In the wake of the debate over the renewal of the Patriot Act, Americans should consider a related problem with implications for their privacy and security: the assumptions behind cybersecurity policy.
Several new developments bolster the argument in “The Cyber Conundrum: Why the Current Policy for National Cyber Defense Leaves Us Open to Attack” (published in the Spring 2015 issue of The American Prospect). These developments reinforce the view that U.S. cybersecurity policy is primarily based on the military’s framing of the security problem, at the expense of the online security of the private sector and ordinary citizens.
During the Cold War our approach was to undermine Soviet security systems while bolstering our own, but the problem isn’t so simple in an age of shared global technology and online infrastructure.
Today, the military’s Cyber Command continues to see online security the same way its Strategic Command sees nuclear security: as a situation where the only realistic strategy is to develop an offensive capacity to punish enemies that attack the United States. At a Senate Armed Services Committee hearing on March 19, Admiral Mike Rogers—the director of the National Security Agency and the head of the military's Cyber Command—said, "We’re at a tipping point. We need to think about: How do we increase our capacity on the offensive side to get to that point of deterrence?”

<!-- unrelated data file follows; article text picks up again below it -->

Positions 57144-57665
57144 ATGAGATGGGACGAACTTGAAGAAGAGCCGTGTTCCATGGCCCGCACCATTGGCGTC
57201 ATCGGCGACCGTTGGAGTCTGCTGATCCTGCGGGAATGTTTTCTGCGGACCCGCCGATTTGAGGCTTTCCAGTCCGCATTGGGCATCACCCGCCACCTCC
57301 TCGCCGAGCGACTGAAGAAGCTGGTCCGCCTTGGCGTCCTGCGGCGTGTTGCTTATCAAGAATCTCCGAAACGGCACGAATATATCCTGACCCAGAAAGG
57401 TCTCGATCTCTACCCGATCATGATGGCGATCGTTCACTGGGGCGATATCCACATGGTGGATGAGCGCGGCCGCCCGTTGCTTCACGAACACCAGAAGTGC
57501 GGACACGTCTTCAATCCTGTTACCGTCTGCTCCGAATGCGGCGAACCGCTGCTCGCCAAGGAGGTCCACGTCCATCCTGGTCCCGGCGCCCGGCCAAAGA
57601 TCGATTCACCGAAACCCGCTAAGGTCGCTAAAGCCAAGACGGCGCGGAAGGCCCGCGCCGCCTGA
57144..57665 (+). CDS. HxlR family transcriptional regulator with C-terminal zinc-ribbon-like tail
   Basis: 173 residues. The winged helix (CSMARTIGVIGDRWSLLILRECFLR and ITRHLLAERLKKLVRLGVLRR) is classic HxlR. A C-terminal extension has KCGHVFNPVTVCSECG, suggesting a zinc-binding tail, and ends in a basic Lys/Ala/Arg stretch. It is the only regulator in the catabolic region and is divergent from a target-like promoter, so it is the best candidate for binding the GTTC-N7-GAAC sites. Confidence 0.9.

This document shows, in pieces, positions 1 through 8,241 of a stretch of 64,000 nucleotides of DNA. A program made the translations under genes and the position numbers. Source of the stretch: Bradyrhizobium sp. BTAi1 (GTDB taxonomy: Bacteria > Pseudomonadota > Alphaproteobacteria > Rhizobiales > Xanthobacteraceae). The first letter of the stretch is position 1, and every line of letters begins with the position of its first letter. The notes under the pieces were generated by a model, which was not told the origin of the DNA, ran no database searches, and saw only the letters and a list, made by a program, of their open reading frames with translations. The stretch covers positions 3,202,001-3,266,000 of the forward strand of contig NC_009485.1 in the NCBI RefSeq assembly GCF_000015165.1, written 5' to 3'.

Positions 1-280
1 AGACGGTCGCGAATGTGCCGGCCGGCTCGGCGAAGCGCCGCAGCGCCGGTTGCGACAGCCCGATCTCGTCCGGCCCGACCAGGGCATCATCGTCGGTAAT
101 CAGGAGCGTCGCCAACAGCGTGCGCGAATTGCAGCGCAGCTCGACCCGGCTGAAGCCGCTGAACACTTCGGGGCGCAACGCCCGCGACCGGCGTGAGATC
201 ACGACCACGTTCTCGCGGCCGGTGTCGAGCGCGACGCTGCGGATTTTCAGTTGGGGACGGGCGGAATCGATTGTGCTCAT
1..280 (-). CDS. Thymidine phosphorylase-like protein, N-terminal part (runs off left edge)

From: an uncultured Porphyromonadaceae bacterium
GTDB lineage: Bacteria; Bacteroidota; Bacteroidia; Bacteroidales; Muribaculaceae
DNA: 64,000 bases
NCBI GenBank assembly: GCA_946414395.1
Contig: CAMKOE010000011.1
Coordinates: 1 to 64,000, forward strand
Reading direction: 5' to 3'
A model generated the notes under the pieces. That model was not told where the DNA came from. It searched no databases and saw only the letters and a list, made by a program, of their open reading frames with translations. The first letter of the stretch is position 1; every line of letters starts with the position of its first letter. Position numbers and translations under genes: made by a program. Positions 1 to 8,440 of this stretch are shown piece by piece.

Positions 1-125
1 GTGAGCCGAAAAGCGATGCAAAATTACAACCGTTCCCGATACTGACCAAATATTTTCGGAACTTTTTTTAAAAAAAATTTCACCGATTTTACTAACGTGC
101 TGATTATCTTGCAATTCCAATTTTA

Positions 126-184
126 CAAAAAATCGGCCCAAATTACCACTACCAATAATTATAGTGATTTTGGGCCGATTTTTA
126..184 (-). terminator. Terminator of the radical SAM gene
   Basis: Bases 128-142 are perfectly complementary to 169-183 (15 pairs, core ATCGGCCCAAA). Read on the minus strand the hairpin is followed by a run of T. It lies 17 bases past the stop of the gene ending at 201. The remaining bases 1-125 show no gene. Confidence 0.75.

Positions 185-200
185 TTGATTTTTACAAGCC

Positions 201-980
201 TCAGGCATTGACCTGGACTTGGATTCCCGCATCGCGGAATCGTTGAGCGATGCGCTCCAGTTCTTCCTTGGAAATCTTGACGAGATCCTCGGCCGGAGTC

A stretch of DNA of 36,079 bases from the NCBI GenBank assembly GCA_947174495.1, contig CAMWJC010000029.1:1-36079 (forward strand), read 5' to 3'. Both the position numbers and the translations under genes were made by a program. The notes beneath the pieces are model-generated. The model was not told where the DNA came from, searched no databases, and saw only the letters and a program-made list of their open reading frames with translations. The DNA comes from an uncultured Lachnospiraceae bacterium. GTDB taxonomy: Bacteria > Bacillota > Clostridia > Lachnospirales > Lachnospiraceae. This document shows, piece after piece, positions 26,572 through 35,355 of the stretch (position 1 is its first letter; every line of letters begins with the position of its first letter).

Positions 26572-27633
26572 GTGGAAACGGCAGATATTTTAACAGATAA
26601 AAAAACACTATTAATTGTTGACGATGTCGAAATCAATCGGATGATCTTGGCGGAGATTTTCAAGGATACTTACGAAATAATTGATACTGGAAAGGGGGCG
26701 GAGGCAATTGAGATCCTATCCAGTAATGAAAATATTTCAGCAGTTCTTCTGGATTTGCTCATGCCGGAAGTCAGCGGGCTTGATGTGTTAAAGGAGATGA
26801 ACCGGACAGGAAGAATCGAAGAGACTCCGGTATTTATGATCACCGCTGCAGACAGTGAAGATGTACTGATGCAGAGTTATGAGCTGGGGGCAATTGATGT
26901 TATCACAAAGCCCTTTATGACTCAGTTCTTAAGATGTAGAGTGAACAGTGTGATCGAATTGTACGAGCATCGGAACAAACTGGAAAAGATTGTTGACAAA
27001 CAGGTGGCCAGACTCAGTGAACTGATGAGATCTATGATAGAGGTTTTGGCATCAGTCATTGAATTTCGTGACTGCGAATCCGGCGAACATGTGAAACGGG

The technical security community, however, views this framing skeptically. Many computer security problems have simple fixes that could be easily deployed with government support. While an offensive capacity may deter hacking by foreign governments, it will probably do little to stop the many criminal organizations and independent political hackers, both foreign and domestic. Malicious hackers often operate from jurisdictions in which law enforcement finds it difficult or politically inconvenient to work effectively. An offensive capacity will not stop these motivated attackers because a deterrent must convincingly be able to target them, and attacks are notoriously difficult to attribute reliably. Even when attacks can be attributed to a specific group, that group may not be targetable militarily and hence will not see cyber-offence capabilities as imposing credible costs on its operations.
In February President Barack Obama called for “international protocols that … set some clear limits and guidelines, understanding that everybody's vulnerable and everybody's better off if we abide by certain behaviors.” This arms-control solution, however, is ill suited to cyber weapons, which can be constructed quickly and hidden anywhere, making verification of compliance impossible.